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Articles Tagged:

issue tracker

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[Update: Google responds] Google still hasn't fixed the Pixel 2's 8-month-old panorama issue, so someone made a workaround (root required)

As we all know, the Pixel 2 and Pixel 2 XL use the same camera hardware. But while the Pixel 2 XL hasn't had any major camera issues (at least recently), the Pixel 2 has been having problems with its infinity focus point essentially since launch, leading to blurry panoramas. It's been eight months since the issue was first reported, but because Google still hasn't fixed it, an owner decided to take things into his own hands.

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Google says that Android P Substratum theme breakage is intentional and won't be fixed

In a blow to the custom themers out there, Google has responded to the cry for Substratum "support" to return to stock Android. The verdict is that the breakage first spotted in Android P Developer Preview 1 is intentional and that it won't be fixed for the final P release.

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[Update: Noooope] The highly-requested dark mode will be available in an upcoming Android release

If there's one feature that people have consistently been clamoring for from Android, it's dark mode. As it turns out, people don't always like staring at masses of bright white, especially when they're in dark environments. Well, we have good news; per the Google Issue Tracker, dark mode (or night mode, whatever you want to call it) has been added, and will be available in a future Android release.

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Google Home Mini is crashing and rebooting for some when playing certain songs at high volume

The Google Home Mini may not be a very powerful speaker, but it's still a speaker that people use to listen to music with. However, some people are having their Home Minis crash and reboot when certain songs are played at too high a volume. We've got a couple of songs that you can try playing to see if your Home Mini is affected.

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Google officially moves the AOSP issue tracker away from Google Code

The issue tracker for the Android Open Source Project, more commonly known as AOSP, has always used Google Code. However, Code was completely shut down in 2016 (with most projects being forced to read-only in 2015), but the AOSP repository remained active.

Now the AOSP issue tracker has moved over to issuetracker.google.com, which first appeared publicly to collect bug reports from the Android O Developer Preview.

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Google is moving to a new issue tracker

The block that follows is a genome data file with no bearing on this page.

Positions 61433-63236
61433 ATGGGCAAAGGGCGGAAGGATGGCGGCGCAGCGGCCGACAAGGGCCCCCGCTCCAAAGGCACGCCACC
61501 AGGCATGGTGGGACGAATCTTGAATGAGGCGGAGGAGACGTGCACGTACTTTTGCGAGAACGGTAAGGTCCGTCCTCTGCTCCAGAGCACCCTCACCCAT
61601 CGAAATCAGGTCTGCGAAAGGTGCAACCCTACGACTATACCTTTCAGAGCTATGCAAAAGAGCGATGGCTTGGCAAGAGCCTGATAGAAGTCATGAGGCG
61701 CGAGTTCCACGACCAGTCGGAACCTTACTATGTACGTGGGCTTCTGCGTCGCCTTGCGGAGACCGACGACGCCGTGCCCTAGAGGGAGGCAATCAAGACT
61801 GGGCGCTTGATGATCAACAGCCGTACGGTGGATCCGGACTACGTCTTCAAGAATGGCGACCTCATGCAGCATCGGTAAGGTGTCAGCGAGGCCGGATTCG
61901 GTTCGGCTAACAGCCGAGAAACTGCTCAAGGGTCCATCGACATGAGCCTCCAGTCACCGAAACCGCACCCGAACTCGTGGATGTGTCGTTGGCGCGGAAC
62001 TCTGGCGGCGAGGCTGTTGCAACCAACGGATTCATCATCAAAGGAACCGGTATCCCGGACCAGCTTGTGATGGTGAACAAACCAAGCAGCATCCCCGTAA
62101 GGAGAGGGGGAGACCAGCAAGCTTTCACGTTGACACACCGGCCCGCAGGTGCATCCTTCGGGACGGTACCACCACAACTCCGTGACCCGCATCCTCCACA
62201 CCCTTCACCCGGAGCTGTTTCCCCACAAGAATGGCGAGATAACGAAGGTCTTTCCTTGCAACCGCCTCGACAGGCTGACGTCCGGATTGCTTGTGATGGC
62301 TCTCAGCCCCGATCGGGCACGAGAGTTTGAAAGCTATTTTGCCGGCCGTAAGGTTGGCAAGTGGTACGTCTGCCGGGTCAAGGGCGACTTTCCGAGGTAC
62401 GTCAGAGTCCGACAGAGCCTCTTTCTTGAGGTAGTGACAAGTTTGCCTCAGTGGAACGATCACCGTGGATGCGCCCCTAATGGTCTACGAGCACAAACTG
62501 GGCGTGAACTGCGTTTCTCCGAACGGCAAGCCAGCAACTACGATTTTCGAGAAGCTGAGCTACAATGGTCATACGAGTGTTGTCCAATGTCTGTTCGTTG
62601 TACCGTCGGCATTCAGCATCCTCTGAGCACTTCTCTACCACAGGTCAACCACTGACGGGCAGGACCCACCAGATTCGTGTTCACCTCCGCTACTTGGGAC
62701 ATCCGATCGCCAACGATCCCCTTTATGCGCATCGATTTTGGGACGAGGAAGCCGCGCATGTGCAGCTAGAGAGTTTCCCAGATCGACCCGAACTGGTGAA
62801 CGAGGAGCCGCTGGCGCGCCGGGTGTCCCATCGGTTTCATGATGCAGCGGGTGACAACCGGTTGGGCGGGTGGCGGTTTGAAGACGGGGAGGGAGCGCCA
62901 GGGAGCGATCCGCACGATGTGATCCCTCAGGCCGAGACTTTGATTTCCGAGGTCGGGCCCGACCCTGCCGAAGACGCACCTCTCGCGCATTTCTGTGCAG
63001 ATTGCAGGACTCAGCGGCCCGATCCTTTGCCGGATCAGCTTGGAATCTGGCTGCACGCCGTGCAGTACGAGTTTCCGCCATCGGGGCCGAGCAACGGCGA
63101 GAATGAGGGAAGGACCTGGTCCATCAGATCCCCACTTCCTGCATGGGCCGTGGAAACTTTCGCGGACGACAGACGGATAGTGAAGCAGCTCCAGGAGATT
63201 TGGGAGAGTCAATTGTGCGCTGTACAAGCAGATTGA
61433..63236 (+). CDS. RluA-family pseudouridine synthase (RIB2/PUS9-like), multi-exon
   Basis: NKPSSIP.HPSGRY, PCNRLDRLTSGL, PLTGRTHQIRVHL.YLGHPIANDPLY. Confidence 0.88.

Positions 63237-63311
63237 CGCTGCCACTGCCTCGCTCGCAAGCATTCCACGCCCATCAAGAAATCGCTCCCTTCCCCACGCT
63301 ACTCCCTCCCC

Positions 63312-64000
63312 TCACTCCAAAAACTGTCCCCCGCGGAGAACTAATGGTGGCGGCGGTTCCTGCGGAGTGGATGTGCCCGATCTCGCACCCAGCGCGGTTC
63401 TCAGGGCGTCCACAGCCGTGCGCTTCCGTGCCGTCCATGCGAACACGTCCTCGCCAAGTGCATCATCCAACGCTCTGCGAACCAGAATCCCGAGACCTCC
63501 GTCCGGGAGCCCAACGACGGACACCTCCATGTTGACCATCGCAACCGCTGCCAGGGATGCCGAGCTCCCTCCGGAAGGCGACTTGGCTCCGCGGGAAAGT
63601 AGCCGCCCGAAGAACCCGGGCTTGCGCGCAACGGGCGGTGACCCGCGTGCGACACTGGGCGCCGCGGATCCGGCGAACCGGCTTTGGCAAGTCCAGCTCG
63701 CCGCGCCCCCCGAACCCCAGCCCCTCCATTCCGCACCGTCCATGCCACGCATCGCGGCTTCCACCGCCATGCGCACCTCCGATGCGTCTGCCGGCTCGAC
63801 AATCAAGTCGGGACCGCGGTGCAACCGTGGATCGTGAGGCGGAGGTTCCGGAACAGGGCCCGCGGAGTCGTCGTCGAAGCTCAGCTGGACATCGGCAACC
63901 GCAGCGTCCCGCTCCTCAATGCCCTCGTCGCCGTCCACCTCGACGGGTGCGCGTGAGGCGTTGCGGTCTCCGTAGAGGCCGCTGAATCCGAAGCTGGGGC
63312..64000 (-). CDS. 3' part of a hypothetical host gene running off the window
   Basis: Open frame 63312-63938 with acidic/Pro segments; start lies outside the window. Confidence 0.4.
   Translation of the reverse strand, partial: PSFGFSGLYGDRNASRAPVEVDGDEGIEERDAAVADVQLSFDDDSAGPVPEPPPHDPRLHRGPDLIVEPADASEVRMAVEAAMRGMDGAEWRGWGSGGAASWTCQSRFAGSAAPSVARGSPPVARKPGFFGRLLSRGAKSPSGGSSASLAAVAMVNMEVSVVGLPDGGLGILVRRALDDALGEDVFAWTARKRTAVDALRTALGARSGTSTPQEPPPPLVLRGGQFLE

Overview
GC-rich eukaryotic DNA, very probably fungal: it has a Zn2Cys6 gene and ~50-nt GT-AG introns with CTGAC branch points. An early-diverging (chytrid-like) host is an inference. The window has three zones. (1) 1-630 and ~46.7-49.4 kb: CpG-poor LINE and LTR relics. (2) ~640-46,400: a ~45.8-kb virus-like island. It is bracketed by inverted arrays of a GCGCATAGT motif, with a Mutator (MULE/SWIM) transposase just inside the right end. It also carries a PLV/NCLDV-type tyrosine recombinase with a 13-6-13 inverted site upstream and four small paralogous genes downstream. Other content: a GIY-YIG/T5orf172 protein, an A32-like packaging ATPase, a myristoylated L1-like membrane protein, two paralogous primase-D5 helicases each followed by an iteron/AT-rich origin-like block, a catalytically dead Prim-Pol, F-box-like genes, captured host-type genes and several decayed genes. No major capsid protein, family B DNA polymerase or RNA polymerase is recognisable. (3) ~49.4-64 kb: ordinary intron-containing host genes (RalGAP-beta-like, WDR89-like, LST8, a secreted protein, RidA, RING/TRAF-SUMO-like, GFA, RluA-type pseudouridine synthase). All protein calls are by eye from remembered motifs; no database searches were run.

When it comes to Android issue tracking, Google has always used Google Code. However, Google started phasing out Code for most users in 2013, and Google's projects are the only active repositories left. Now the company has started to shift to a new issue tracker, hosted at issuetracker.google.com.

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The Android Issue Tracker Is Being Overrun With Spam And Google Won't Do Anything About It

For weeks now, the vast majority of recent issues in Google's public Android issue tracker have been spam. This is no sophisticated attack, just a barrage of the most transparently useless bug submissions you can imagine. It is completely crowding out legitimate issues and it appears Google is not too concerned about that fact. We would file a bug report about it, but...

 

Nearly a hundred more posted just in the time I sifted through grabbing screenshots. I did see the number fluctuate a bit, suggesting that maybe Google has taken some measures to decrease it. If they have, though, they're doing a very poor job.

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Google Swats A Bunch More Bugs In Android L, Including An Issue Interfering With Tethering, Due Out In 'The Next Public Release'

Google is making the best of allowing enthusiasts and 3rd-party developers early access to the next release of Android, and the result will be a less buggy release when L finally hits the grand stage. While new issues are reported each day, there's a lot of progress showing up on the Issue Tracker. Just yesterday, a burst of 18 bugs were marked as 'fixed,' following a 2-week gap without any obvious activity.

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Among the many fixes, both major and mundane, we can see a lot of attention has gone to the networking and wireless protocols, sensor-related problems, and a fair number of visual tweaks.

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